2 Ibid., p. 69.

3 R.W.L. Moberly, Genesis 12-50 (1992), p. 63.

4 Coogan (2006), p. 82.

5 Ed. Evans, Lohr, Petersen, The Book of Genesis: Composition, Reception, and Interpretation (2012), p. 104.

  • Of course, the Documentary Hypothesis has the consequence that the Bible contains a whole lot of inaccuracy and outright falsehood. Right? Jan 6, 2022 at 4:42


Before Jacob was born, there were two people whose names were changed:

No longer shall your name be called (יִקָּרֵ֥א) Abram, but your name shall be Abraham, for I have made you the father of a multitude of nations. (Genesis 17:5) [ESV throughout]

And God said to Abraham, “As for Sarai your wife, you shall not call (תִקְרָ֥א) her name Sarai, but Sarah shall be her name. I will bless her, and moreover, I will give you a son by her. I will bless her, and she shall become nations; kings of peoples shall come from her.” (Genesis 17:15-16)

In each case God "called" קָרָא [H7151-qara'] meaning "to call, call out, recite, read, cry out, proclaim" the new name. Also, each new name from God came with promises and described a future characteristic of the person:

Abraham: exceedingly fruitful; a father of many nations; kings shall come from him; establish an everlasting covenant; to be God to him and his offspring; to give all the land of Canaan for an everlasting possession.

Sarah: be blessed; give a son; become nations; kings of all people shall come from her.

God changing a name is done by "calling" by a new name and to giving something new.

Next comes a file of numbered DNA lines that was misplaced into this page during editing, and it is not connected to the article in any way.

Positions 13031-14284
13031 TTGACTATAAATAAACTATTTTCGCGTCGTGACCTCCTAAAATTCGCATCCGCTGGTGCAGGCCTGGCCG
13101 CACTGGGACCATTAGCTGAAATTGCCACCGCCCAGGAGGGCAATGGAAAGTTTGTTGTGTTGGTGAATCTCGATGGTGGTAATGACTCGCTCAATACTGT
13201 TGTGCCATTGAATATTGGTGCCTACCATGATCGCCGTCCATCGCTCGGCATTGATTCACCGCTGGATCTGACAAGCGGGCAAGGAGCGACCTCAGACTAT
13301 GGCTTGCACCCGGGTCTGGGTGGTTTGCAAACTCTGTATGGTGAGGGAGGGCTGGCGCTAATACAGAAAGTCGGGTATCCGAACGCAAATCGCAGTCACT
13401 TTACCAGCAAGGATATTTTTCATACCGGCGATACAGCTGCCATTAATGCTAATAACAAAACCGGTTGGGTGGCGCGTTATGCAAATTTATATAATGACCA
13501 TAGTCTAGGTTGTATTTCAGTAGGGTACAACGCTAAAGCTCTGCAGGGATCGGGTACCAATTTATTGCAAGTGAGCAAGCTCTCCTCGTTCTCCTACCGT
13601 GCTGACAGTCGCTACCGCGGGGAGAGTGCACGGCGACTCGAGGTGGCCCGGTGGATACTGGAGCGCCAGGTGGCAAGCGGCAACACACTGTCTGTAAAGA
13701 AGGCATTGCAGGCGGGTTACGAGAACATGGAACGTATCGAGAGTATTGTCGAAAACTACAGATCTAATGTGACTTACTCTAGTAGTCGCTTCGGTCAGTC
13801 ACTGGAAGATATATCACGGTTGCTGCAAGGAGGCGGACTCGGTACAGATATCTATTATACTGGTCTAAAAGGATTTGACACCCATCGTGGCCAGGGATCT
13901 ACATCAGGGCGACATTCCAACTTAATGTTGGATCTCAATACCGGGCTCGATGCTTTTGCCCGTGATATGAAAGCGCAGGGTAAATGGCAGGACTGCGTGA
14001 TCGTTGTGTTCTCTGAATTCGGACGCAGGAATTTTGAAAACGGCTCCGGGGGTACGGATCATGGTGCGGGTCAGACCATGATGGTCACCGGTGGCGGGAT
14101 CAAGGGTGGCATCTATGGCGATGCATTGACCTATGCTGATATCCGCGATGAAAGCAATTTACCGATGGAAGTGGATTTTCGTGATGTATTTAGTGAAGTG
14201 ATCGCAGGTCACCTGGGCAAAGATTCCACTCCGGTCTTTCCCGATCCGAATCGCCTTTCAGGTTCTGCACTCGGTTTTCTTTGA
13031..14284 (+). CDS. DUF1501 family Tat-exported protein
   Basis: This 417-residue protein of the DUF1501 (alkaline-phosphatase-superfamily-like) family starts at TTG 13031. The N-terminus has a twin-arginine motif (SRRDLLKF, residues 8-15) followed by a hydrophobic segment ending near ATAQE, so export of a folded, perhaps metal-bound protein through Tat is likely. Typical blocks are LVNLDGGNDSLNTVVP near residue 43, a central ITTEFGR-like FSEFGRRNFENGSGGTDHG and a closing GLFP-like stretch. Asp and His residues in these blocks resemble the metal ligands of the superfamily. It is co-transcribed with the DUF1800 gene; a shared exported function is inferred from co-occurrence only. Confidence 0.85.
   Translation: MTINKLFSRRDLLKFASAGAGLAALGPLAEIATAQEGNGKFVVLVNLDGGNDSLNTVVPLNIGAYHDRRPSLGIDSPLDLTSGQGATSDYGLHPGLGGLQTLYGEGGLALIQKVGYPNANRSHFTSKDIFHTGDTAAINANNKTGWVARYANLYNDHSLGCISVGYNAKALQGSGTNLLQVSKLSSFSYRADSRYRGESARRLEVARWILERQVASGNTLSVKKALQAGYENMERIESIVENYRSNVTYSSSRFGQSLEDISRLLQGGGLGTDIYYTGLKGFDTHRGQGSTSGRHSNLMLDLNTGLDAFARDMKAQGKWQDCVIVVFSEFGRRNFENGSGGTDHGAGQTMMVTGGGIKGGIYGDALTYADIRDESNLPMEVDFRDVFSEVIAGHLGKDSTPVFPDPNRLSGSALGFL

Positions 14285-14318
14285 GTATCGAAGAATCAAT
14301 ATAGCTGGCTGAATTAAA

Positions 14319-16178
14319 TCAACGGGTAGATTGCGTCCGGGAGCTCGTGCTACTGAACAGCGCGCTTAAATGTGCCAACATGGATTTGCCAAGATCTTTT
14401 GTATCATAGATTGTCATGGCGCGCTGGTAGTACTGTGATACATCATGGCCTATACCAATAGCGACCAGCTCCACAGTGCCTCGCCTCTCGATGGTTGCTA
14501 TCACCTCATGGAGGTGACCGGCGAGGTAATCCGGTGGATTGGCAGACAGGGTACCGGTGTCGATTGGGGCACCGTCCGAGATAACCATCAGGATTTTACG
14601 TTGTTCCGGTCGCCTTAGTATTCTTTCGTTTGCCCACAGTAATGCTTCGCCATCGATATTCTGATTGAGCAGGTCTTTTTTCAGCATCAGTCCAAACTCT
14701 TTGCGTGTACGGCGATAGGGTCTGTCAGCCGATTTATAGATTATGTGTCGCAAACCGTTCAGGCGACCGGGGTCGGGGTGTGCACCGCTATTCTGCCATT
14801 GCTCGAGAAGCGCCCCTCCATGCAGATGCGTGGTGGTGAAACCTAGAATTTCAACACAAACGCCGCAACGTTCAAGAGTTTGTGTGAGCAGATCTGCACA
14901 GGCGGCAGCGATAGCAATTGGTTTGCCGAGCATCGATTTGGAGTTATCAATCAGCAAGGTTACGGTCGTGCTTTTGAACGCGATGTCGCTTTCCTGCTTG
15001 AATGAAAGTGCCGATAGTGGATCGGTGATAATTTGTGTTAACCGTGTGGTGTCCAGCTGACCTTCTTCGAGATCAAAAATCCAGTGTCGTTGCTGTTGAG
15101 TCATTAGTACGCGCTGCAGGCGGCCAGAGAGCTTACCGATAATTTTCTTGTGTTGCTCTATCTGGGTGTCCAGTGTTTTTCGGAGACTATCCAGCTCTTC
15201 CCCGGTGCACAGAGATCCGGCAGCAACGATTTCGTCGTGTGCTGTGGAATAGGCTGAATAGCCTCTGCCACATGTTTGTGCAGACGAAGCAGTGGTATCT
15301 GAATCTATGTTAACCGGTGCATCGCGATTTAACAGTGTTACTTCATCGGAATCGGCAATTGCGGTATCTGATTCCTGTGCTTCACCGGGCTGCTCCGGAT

Jacob’s Name Change

The first occasion of Jacob's new name comes from a man:

Then he said, “Your name shall no longer be called (יֵאָמֵ֥ר) Jacob, but Israel, for you have striven with God and with men, and have prevailed.” (Genesis 32:28)

The man tells Jacob he will no longer be "called" by this name. The word translated as "called" is אָמַר which means to say speak or utter [H559-'amar]. Thus the English “called” fails to show the man used s different word then God used in naming Abraham and Sarah. In addition, the new name does not come with a promise or some new aspect of character. Rather it reflects something which has already occurred: Jacob has striven with God and men and prevailed.

When God appears to Jacob He says (אָמַר) Jacob will be called (קָרָא) Israel:

And God said (וַיֹּֽאמֶר) to him, “Your name is Jacob; no longer shall your name be called (יִקָּרֵא֩) Jacob, but Israel shall be your name.” So he called (וַיִּקְרָ֥א) his name Israel. And God said to him, “I am God Almighty: be fruitful and multiply. A nation and a company of nations shall come from you, and kings shall come from your own body. The land that I gave to Abraham and Isaac I will give to you, and I will give the land to your offspring after you.” (Genesis 35:10-12)